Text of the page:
Smashing Pumpkins’ Album Release Show: Billy Corgan Reveals Origins of ‘1979’ and How He Brought Wrestling on Tour
Billy Corgan is always looking for another envelope to push.
On Tuesday night, the iconoclastic Smashing Pumpkins singer and original band members James Iha and Jimmy Chamberlin held a concert at the iHeartRadio Theater in Los Angeles to welcome the third and final installment of their concept album, “Atum: A Rock Opera in Three Acts.” The band just returned from a leg of festival shows in Australia and Mexico, in which Corgan incorporated his love of wrestling by having pros battle it out in the ring in between music sets. Unfortunately, there was no wrestling at the album release show due to the intimate nature of the iHeartRadio Theater, which has a 450-person capacity limit.
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“My love for wrestling goes back to when I was a kid,” Corgan told Variety after the show. By now, he had traded the calf-length black robe he wore on stage for a Franz Kafka t-shirt, and had but a smidge of the white paint that covered his entire face and head remaining.
In 2017, Corgan bought and revived the National Wrestling Alliance, which, before the rise of the WWE, was the premier brand in professional wrestling.
“When I bought the company six years ago, people automatically assumed I’d incorporate into music because it’s the easy thing to do. So we had to really build up the credibility of the company, and now we feel very confident that we can take that in front of a mainstream crowd,” Corgan added.
He said of fusing his two passions, “We just did a show in Mexico with 30,000 people and then 10 shows in Australia. And everyday, it’s amazing to watch thousands of people just gather around the ring and just enjoy it.”
At the iHeartRadio Theater show, the Smashing Pumpkins played new releases and a bevy of greatest hits including “1979,” “Cherub Rock” and “Ava Adore.” They even did a spoken-word rendition of the Talking Head’s “Once In a Life Time.”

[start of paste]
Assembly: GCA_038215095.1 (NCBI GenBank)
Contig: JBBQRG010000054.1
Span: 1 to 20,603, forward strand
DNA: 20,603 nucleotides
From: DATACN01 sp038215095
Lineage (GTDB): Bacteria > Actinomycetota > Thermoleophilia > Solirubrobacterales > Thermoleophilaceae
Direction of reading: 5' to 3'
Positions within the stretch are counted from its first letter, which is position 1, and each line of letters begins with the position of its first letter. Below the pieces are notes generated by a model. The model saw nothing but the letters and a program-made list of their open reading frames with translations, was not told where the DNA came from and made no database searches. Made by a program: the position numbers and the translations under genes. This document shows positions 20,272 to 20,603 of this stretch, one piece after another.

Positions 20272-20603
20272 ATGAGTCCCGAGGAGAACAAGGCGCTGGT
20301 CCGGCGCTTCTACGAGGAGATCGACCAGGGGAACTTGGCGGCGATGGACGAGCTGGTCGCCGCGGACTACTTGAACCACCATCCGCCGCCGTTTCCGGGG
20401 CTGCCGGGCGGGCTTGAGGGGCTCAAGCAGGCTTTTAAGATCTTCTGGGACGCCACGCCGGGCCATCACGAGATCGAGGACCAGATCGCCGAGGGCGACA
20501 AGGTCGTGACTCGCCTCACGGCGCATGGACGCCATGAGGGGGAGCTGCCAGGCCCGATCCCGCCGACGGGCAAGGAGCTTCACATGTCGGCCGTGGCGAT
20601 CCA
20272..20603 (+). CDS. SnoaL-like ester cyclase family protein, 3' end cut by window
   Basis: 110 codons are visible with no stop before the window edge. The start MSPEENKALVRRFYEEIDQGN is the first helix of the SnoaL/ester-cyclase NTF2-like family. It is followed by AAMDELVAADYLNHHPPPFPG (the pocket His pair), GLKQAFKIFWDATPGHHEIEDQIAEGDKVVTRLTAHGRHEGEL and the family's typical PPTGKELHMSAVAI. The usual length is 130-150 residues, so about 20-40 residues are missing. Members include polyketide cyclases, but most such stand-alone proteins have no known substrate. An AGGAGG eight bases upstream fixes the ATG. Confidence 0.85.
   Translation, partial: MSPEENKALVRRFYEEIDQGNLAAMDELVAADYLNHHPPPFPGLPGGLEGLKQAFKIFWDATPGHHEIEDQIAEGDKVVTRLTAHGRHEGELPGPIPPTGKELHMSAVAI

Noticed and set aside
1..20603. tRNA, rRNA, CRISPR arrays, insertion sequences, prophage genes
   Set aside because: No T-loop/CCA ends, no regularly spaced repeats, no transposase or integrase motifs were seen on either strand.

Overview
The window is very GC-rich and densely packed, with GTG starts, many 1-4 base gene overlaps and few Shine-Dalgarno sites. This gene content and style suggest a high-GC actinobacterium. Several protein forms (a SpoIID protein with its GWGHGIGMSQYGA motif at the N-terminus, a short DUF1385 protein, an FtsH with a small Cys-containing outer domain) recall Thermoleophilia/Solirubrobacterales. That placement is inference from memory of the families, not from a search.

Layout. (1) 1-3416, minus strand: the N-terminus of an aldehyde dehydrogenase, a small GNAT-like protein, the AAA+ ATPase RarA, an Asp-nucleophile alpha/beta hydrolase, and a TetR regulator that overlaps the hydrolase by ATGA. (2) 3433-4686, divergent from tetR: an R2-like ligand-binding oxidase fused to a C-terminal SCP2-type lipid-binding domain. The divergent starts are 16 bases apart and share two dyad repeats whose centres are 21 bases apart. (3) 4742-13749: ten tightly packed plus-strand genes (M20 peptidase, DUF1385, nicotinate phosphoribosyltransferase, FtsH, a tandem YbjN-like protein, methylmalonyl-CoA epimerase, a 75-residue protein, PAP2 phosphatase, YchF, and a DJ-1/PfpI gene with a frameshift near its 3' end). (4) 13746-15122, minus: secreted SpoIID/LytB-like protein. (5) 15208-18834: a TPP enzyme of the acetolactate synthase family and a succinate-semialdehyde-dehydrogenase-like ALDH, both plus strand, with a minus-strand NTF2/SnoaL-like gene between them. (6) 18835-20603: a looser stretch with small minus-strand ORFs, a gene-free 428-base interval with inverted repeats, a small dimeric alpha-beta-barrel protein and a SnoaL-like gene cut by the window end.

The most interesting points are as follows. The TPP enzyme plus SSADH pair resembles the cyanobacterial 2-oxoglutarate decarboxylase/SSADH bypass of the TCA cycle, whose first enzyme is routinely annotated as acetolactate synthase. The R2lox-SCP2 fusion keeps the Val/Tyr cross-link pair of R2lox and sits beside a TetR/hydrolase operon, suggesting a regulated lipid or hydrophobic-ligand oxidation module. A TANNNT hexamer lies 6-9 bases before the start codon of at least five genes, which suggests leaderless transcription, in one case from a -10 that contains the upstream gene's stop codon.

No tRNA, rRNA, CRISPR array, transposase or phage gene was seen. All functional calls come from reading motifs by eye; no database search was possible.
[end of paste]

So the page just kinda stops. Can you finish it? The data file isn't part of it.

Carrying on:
During the set, the Pumpkins were joined by Booker and Stryker of Alt 98.7 to discuss the new album and Corgan’s podcast, “Thirty-Three.” Corgan revealed on stage that the new album has around 100 easter eggs for fans to parse out, adding that the podcast felt necessary to help fans and non-fans better understand the nuances behind each of its 33 songs.
Corgan also dove into the timeline behind the fan favorite “1979,” revealing that he actually wrote the song about the year 1984 during the year 1994.
“I had written it as a poem, and all the lyrics are actually as I wrote the poem,” Corgan told Booker and Stryker. “So when I wrote the the song I was looking for something, and I stumbled across the poem and I just sang it. I can’t say anything like that has ever happened again.”
The show was short, clocking in at just over an hour, but there was no loss of energy from Corgan and the band, including guitarist Jeff Schroerer, who has been with the Smashing Pumpkins since 2006, and backing vocalist Sierra Swan. Together they riled up the crowd with solos, occasional middle fingers and handfuls of leftover guitar picks.
Since acquiring the NWA, Corgan has brought pro-wrestlers like Mayra Dias Gomes, known in the ring as May Valentine, to the forefront with his music. Gomes joined Corgan backstage at the show, where she discussed how working with the band helped launch her career.
“I had to work really, really hard,” Gomes told Variety. She had to overcome being more than just “Billy’s friend” as Corgan explained, and make a name for herself. Her move into the wrestling community was a huge pivot from her previous career as a writer and a journalist at Rolling Stone, among other publications.
“Atum” has been framed as a sequel to the band’s former projects “Melon Collie and the Infinite Sadness” and “Machina/The Machines of God.” The 33-track album will be complete with the final act’s release on May 5. After that, the rockers will embark on their North American The World is a Vampire tour starting in July, where they will be joined by Interpol, Jane’s Addiction and Stone Temple Pilots.
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